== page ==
(Freezing Single Sperm Cells)
Previously, men with exceptionally low sperm counts could only benefit from infertility techniques such as intracytoplasmic sperm injection if sperm could be harvested at exactly the same time as a woman’s egg was being retrieved. This typically involved a surgical procedure known as testicular sperm extraction. Harvested sperm could not be frozen using traditional methods because the low volume of sperm cells are nearly impossible to find in the solution used to protect sperm during freezing.
Today, thanks to breakthrough technology, even one sperm cell can be safely stored for as long as needed in the empty shell of a hamster egg. The process pushes the treatment of male-factor infertility nearly to the point of nonexistence.
The Bethesda Fertility Center was the first in Ohio, and only one of two centers nationally, to achieve success with this technology.
Laser-assisted hatching is one of several methods available to help an embryo hatch from a fertilized egg’s protective shell and attach to the uterus. The technology is helpful in cases where the shell of a fertilized egg is thicker or harder than normal. Laser-assisted hatching can greatly increase a woman’s chances of becoming pregnant.
The unfertilized egg is surrounded by a soft outer shell called zona pellucida. The zona pellucida ensures that only one sperm cell enters and fertilizes an egg. After fertilization, the zona pellucida holds the cells of the embryo together. When an embryo is five or six days old and is at the developmental stage known as blastocyst, it needs to escape, or hatch, out of the zona. Once an embryo has hatched from the zona, it is able to implant into the endometrial lining of the uterus and establish pregnancy.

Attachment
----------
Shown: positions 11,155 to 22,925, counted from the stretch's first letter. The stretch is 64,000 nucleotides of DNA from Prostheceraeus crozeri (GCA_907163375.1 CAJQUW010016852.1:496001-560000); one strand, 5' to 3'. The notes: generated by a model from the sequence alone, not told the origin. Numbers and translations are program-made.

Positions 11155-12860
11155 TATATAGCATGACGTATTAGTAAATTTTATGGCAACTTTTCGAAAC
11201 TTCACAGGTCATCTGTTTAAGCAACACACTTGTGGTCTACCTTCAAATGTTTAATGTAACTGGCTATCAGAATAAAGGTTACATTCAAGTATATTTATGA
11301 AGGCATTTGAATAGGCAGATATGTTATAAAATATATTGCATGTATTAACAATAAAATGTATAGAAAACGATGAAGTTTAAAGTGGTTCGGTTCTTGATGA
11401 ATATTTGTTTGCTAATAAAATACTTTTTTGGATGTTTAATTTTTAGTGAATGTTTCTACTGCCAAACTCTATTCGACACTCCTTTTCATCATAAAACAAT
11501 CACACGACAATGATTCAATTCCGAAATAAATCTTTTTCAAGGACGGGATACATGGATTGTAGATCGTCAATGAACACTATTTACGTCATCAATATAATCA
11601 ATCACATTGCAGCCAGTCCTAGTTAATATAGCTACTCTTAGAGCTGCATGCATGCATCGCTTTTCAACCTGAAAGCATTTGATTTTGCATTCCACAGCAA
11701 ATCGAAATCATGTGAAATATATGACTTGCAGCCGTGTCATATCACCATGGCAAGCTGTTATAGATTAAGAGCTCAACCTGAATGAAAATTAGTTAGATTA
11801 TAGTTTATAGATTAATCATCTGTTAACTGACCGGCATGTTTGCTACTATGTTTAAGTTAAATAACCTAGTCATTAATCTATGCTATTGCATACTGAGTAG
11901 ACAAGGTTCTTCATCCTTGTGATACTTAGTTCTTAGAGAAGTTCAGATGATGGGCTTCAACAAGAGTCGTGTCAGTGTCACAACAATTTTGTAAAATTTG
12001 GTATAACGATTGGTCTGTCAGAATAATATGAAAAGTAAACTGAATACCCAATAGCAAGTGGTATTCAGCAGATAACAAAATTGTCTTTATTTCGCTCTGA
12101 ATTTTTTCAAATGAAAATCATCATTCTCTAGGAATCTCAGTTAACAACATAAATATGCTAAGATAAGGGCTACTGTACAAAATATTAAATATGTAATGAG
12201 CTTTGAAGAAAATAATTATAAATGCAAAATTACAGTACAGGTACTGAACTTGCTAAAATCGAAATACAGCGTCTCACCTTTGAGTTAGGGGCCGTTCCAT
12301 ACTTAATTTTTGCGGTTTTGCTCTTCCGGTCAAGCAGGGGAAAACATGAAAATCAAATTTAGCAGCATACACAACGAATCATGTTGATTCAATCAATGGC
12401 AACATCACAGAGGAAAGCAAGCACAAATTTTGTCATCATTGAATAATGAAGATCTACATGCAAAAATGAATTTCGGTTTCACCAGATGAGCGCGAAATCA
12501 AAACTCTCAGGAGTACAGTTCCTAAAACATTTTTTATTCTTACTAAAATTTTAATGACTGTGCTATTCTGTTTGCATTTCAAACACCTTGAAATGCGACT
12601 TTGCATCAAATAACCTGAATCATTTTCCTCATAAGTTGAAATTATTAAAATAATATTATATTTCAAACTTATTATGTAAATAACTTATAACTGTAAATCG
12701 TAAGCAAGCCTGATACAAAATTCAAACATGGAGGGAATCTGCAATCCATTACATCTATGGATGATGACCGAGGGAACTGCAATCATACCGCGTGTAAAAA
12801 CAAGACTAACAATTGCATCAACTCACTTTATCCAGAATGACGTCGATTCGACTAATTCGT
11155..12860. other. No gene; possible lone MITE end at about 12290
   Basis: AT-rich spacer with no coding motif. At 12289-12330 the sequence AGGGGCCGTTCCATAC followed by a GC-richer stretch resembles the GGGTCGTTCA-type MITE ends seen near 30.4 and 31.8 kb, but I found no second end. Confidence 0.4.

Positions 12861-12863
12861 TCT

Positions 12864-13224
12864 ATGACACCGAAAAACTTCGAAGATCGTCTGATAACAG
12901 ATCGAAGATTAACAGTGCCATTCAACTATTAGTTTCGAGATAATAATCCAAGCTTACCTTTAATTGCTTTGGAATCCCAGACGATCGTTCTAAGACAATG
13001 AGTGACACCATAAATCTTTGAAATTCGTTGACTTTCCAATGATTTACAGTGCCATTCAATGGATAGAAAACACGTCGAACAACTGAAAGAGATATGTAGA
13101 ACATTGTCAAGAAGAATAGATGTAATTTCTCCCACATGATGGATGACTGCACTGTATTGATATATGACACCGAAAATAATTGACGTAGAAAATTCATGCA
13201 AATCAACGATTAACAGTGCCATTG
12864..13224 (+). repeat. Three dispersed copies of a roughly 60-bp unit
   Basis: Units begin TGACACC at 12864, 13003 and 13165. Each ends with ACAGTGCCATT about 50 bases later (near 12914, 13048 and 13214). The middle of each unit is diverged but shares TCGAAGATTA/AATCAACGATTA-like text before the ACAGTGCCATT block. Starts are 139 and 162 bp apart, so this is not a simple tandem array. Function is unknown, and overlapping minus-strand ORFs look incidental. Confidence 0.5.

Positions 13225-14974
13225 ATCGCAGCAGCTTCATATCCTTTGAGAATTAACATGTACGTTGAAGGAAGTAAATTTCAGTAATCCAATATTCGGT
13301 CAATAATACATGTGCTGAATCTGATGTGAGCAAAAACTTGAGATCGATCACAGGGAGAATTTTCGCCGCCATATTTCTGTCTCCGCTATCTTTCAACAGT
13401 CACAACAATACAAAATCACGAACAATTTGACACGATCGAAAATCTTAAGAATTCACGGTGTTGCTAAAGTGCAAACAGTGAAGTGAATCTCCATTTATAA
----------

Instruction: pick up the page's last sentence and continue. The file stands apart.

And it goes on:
Barriers to Normal Hatching
Older women have a tendency to produce eggs with a thicker outer shell than younger women’s eggs. The same is true for women with high blood levels of follicle stimulating hormone (FSH). Culture media conditions also may contribute to the hardening of zona pellucida, especially with frozen, thawed embryos.
When an egg has a harder zona pellucida, the embryo may not have enough energy to crack open the shell or time to complete the hatching process and thus, cannot establish pregnancy during its implantation window. In these cases, hatching of the embryo prior to implantation is necessary to achieve pregnancy.
New Technology to Promote Hatching
At the Bethesda Fertility Center, we offer the latest state-of-the-art technology for zona hatching using laser-assisted hatching – a gentle and safe way to weaken part of the zona pellucida. Laser-assisted hatching features the creation of a small hole in the zona of an embryo using laser technology. This allows the embryo to hatch more easily, therefore increasing the chance of implantation.